One union — the Laborers' International Union of North America — called the move gutless, and accused the government of announcing it on a holiday weekend in the hope fewer people would be paying attention.
One member of that union says his phone is ringing off the hook.
Ron Berringer says he has received more than 30 calls since Friday, when the U.S. State Department announced Keystone XL would be delayed indefinitely. A presidential permit is on hold, apparently until next year at the earliest.
Union members are calling to ask what the move might mean for their livelihoods — and Berringer cringes whenever the phone rings.
"When they call, I almost dread even picking it up," said Berringer, a semi-nomadic construction worker from Iowa and shop steward for his Nebraska-based union local.
"I know what they're gonna talk about, and I know what I've got to tell them. And what I've got to tell them is, 'I just don't know.'"
Berringer is among the thousands of workers who will build the rest of Keystone XL, if it ever gets approval.
Their role has become central to the debate, with pipeline proponents arguing it would create thousands of construction jobs. Opponents, however, insist it would only result in a few dozen permanent jobs once completed.
The pipeline hardly seems like a macroeconomic game-changer in Nebraska, which has the third-lowest unemployment rate in the country at just 3.7 per cent. Even President Barack Obama has played down the project's potential jobs impact, calling the claims of its proponents overblown.
Berringer, however, insisted the project would make a difference in thousands of lives.
Construction is an unpredictable business, and pipelines mean guaranteed income for an entire season, he said — not to mention tens of thousands of dollars in overtime pay, weekend bonuses and per diems as crews work extra-long hours in an attempt to get the bitumen flowing by winter.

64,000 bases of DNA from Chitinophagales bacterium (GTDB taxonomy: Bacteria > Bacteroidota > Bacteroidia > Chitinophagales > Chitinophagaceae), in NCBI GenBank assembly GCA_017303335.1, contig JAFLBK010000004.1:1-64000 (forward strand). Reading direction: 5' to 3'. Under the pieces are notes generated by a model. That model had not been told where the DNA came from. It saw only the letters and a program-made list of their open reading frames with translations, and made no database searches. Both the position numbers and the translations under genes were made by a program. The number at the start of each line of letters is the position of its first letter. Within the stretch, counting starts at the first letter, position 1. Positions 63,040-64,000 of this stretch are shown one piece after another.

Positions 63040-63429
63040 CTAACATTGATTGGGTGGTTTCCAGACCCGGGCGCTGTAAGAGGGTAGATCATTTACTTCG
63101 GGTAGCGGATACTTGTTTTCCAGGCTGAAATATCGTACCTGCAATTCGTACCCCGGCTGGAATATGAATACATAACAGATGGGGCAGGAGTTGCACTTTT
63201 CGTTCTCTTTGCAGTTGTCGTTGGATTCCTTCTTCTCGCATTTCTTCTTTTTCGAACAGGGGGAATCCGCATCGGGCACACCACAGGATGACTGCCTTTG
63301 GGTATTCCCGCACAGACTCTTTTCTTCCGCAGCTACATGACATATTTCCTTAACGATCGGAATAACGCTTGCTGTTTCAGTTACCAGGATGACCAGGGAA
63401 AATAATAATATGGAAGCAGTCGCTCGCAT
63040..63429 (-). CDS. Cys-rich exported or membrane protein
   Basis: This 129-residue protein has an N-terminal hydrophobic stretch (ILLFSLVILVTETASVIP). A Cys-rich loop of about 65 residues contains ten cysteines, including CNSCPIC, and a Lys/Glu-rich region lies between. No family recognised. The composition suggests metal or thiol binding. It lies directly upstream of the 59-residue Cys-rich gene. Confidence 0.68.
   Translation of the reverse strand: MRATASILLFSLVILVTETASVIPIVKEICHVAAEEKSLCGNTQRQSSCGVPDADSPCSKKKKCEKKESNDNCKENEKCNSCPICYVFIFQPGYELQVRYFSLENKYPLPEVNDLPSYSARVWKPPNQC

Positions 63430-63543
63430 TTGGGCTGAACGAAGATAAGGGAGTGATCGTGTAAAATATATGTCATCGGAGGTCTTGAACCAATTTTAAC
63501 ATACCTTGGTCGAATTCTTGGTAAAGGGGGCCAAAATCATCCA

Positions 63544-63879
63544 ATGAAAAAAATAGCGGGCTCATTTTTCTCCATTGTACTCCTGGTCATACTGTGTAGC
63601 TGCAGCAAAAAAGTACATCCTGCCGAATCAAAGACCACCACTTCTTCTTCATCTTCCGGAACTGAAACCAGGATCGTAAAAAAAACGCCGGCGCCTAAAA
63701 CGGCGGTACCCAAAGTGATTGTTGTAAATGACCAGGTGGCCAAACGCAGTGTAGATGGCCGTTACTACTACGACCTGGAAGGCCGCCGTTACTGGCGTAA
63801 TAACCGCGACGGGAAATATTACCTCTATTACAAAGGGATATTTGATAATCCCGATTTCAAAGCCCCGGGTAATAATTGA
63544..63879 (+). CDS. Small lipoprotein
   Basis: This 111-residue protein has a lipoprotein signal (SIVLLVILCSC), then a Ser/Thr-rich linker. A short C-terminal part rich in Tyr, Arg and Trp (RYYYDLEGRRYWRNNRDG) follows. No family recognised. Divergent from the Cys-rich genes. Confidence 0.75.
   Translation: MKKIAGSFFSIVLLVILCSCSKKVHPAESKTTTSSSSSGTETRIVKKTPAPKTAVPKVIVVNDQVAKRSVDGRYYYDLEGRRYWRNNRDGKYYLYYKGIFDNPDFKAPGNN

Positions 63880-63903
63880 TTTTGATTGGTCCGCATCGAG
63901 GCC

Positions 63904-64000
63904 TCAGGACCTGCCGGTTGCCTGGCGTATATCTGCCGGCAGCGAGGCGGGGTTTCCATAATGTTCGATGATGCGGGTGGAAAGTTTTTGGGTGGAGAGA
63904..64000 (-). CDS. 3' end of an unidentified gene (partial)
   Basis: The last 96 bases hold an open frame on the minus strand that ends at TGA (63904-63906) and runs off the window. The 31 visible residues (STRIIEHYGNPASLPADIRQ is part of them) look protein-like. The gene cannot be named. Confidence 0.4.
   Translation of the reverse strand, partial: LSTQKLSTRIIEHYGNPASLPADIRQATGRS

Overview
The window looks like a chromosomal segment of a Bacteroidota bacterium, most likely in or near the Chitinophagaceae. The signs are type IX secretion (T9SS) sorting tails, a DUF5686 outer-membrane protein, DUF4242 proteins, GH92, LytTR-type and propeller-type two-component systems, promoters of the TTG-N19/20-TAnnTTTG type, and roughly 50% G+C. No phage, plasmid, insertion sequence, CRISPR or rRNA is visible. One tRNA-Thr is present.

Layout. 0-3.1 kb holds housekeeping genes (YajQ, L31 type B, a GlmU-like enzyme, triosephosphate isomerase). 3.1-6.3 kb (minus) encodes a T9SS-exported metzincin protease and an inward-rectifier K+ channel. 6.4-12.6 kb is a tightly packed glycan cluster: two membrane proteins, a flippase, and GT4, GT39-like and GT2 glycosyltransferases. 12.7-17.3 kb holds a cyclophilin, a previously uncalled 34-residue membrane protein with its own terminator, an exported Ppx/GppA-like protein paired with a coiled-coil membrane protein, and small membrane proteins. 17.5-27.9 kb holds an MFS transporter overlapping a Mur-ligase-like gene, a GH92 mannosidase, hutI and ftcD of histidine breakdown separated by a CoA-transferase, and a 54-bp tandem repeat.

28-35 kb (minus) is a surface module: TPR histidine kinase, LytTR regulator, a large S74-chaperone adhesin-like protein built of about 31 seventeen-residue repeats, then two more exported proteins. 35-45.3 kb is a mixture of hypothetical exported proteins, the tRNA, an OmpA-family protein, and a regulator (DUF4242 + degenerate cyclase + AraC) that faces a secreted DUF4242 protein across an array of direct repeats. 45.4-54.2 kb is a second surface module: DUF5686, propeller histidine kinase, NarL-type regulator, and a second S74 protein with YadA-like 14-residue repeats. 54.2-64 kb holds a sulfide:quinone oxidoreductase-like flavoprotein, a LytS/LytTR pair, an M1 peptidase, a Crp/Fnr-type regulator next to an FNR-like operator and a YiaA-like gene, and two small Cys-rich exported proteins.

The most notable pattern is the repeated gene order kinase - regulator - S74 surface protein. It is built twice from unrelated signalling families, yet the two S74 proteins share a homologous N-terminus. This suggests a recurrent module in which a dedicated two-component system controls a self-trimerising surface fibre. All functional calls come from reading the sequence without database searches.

Berringer is growing frustrated with having to tell his fellow workers year after year that the pipeline isn't happening.
"They tell me, 'Well, how am I gonna make house payments and car payments and stuff?' And I felt sad for them, because I don't have an answer for that," he said.
"There's a lot of Laborers who would've made sure they were able to pay all their bills. They could've got their head above water. Now their head's gonna go below water."
The Obama administration has cited the uncertainty in Nebraska, where the pipeline's proposed route is currently the subject of litigation, as the reason it can't make a decision on the pipeline for now.
Nearly one-quarter of landowners in that state are refusing to sign easement deals with Calgary-based pipeline builder TransCanada Corp., and they're in court fighting a law that would have forced them to open up their property.
Berringer generally comes across as a pretty mild-mannered guy. But when asked to assess what's happened, he emits a couple of curse words about what he considers the bovine-fertilizer political theatrics surrounding the debate.
His brother Jason is in a similar spot. He'll be busy the next four weeks, helping to repair a Nebraska City power plant. Then he'll add his name to a list of union members looking for their next job, hoping something comes up by summer.
"It's not good," Jason said.
"I wish these (pipeline opponents) would get online and actually look and see what it costs them in the end, whether putting it though Nebraska or buying it from a foreign country. I know Canada's a foreign country, but they're our neighbours, too."
Jane Kleeb, an anti-pipeline activist in Nebraska, said a lot more jobs are at stake as Republicans in Congress block infrastructure spending. A budget proposal currently before the House of Representatives would strip $52 billion in spending on roads and infrastructure.
Kleeb is urging all sides of the Keystone debate to get together to press Congress to increase infrastructure spending.
As for pipeline workers, Kleeb said there are currently so many jobs in the sector that the Nebraska Laborers union has to bring in out-of-state employees, like the Iowa-based Berringers.
"We know that pipe welders are in very short supply," Kleeb said. "From what we understand, there is no huge lack of jobs like the Laborers have tried to portray."